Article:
How to Get Rid of Your Chickens’ External Parasites
Chicken parasites are a given in most backyard coops. External parasites — lice, mites, fowl tick, and chiggers — are the creepy-crawlies found on the outside of the chicken, so common that earlier poultry tenders didn’t even bother treating chickens for them. That said, these pests can cause anemia, damaged feathers, weight problems, poor laying, or — in young birds — death.
Signs of external parasites include:
Seeing them crawling on the chickens or in the coop
Being bitten by them yourself
Noticing chickens with broken, chewed-looking feathers and reddened skin patches
Seeing chickens doing a lot of scratching and picking at themselves
A drop in egg production
Anemia with pale combs and wattles
A fluffed-up or sick appearance
Help your confined chickens keep parasites away by giving them a large, deep box of sand to wallow in. Dust smothers and dislodges the parasite and cleans the body of oils, dust, and debris that some parasites feed on. Free-range chickens make their own wallows. Also, don’t let wild birds nest or roost in chicken shelters.
Many people today are still willing to let nature call the shots, and they don’t worry about treating their chickens for parasites. If your chickens are acting healthy and producing as you want them to, you may decide to not to treat them for parasites.
For those with small flocks that are handled frequently and that are confined at least part of the time, parasites may be unacceptable. Most external parasites that affect birds don’t live on humans, but a few will take a bite out of you if they get on you. You don’t want parasites on you, and you may want your chickens to be as comfortable and healthy as possible. You also may want optimum production. These are good reasons to choose to treat your birds for parasites.
Lice are long, narrow, tiny insects that move quickly when you part a chicken’s feathers. The eggs are small dots glued to feathers. When your chicken has a heavy infestation, you can see the lice scurrying around on the bird. Unlike human lice, chicken lice don’t feed on blood; they eat feathers or shedding skin cells. There are head lice, body lice, and lice that live on feather shafts.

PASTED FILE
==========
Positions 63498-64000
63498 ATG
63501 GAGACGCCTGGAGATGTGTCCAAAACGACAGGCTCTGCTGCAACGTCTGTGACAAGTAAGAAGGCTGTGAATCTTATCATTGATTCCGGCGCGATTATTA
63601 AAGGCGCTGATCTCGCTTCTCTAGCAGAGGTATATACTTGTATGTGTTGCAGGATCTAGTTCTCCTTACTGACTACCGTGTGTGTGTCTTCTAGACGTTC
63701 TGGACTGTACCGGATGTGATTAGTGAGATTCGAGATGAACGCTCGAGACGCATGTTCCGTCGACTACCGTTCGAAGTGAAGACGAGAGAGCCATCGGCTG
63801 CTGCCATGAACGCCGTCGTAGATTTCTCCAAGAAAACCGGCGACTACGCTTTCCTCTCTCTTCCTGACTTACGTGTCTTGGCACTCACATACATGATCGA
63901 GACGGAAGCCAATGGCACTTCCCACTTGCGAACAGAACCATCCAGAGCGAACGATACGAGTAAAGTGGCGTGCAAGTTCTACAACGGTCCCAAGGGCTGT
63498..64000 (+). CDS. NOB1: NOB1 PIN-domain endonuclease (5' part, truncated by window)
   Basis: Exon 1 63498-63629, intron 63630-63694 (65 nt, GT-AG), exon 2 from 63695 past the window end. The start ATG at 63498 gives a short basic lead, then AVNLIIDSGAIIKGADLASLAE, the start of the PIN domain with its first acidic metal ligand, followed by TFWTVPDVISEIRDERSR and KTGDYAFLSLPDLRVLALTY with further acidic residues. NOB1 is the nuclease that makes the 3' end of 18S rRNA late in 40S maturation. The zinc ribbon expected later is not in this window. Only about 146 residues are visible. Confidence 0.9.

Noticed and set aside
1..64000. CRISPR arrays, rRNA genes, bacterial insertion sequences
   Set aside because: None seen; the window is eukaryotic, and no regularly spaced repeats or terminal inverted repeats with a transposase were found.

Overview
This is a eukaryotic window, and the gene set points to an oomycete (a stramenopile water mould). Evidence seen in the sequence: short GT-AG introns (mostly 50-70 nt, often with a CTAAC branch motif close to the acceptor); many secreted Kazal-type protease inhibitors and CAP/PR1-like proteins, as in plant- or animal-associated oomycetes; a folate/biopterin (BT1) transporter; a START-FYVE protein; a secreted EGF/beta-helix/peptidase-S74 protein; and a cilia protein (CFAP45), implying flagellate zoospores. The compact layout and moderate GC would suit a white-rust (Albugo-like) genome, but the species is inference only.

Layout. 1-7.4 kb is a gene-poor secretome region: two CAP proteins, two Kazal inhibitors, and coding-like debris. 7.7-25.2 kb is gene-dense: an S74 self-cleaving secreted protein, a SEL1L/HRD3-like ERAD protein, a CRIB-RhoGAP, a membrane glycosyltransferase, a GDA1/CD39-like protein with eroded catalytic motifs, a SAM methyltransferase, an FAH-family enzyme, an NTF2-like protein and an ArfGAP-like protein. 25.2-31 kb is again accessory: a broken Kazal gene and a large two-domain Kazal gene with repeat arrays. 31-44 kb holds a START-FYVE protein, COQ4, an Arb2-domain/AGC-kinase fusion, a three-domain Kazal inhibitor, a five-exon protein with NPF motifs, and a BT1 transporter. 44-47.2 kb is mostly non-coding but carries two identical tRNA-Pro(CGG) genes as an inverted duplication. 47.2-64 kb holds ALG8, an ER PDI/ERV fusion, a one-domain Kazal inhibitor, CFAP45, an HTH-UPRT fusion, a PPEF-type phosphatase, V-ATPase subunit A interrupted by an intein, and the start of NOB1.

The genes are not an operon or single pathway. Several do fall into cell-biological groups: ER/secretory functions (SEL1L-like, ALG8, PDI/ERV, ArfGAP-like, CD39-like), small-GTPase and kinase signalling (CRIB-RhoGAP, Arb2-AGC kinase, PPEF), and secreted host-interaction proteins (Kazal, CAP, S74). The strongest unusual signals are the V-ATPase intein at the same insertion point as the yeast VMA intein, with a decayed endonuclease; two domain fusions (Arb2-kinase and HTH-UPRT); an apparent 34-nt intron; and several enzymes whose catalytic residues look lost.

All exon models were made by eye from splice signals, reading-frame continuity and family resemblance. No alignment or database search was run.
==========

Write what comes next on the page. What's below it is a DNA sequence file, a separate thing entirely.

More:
To control lice you have to treat the birds directly — treating the environment doesn’t work. Permethrin, natural pyrethrum, and carbaryl dust are effective insecticides for lice, but you must consult a vet for the correct way to use them on chickens.
Mites are very tiny rounded insects that can be seen only through a microscope and that will also bite humans. The most common mites in backyard coops are Northern Fowl mite, Common Chicken mite, Scaly Leg mite. Some types of mites feed at night on the birds and then hide in cracks of the environment during the day; others stay on the birds. They can cause anemia, decreased egg-laying, and damage to skin and feathers. Some types even invade the lungs and other organs. Heavy mite populations can cause death.
Both the birds and the premises need to be treated for mites. Permithrin and several other good treatments exist.
A good treatment for Scaly Leg mites is petroleum jelly, linseed oil, or mineral oil applied liberally to the legs; these products smother the mites. Ask a poultry expert or vet for other treatment recommendations, because many good treatments aren’t registered for use with chickens.
Fowl tick and chickens
Ticks cause anemia, weight loss, decreased egg production, and general weakness in chickens. In the South, where this type of tick is most common, it can cause serious illness and even death in chickens. If you suspect ticks, go out and get a chicken several hours after dark and examine the skin closely in a good light. When filled with blood after their nightly meal, they’re large enough to see easily.
Ticks are difficult to control. You don’t treat the chicken; you treat its surroundings. This means spraying housing and treating pasture areas and trimming or removing weeds and debris around poultry housing. Ask a vet for recommendations on tick control products.
Chickens and chiggers
Chiggers are nasty little bugs that don’t mind feeding on humans as well as chickens. Chickens get chiggers when they roam grassy areas or come into contact with hay or straw that’s infested with them. Chiggers cause great distress to chickens. They may appear ill and have no interest in eating or drinking. Their feathers appear fluffed up, and they scratch their skin a lot. Young birds sometimes die from heavy infestations.
The control of chiggers is the same as with ticks: You treat the environment. In addition, any hay or straw stored close to chickens may need to be moved or destroyed.
Don’t try to eliminate parasites by spraying your housing with old-time remedies like kerosene or fuel oil. These products are environmental pollutants that cause more harm than good, and using them this way is illegal. They also can have toxic effects on your birds because they can be absorbed into your bird’s skin.